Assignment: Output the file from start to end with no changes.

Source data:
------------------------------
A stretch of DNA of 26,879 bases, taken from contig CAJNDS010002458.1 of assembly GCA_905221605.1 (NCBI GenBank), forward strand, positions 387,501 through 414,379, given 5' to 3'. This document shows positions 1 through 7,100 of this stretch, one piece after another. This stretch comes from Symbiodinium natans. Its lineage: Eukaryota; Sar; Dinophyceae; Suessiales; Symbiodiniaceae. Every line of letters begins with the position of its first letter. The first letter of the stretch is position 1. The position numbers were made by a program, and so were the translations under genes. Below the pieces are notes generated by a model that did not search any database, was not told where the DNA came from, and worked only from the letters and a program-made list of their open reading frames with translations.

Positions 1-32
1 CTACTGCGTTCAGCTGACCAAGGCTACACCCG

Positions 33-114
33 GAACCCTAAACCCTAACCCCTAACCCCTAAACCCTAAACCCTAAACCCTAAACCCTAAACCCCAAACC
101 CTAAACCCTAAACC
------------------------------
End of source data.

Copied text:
A stretch of DNA of 26,879 bases, taken from contig CAJNDS010002458.1 of assembly GCA_905221605.1 (NCBI GenBank), forward strand, positions 387,501 through 414,379, given 5' to 3'. This document shows positions 1 through 7,100 of this stretch, one piece after another. This stretch comes from Symbiodinium natans. Its lineage: Eukaryota; Sar; Dinophyceae; Suessiales; Symbiodiniaceae. Every line of letters begins with the position of its first letter. The first letter of the stretch is position 1. The position numbers were made by a program, and so were the translations under genes. Below the pieces are notes generated by a model that did not search any database, was not told where the DNA came from, and worked only from the letters and a program-made list of their open reading frames with translations.

Positions 1-32
1 CTACTGCGTTCAGCTGACCAAGGCTACACCCG

Positions 33-114
33 GAACCCTAAACCCTAACCCCTAACCCCTAAACCCTAAACCCTAAACCCTAAACCCTAAACCCCAAACC
101 CTAAACCCTAAACC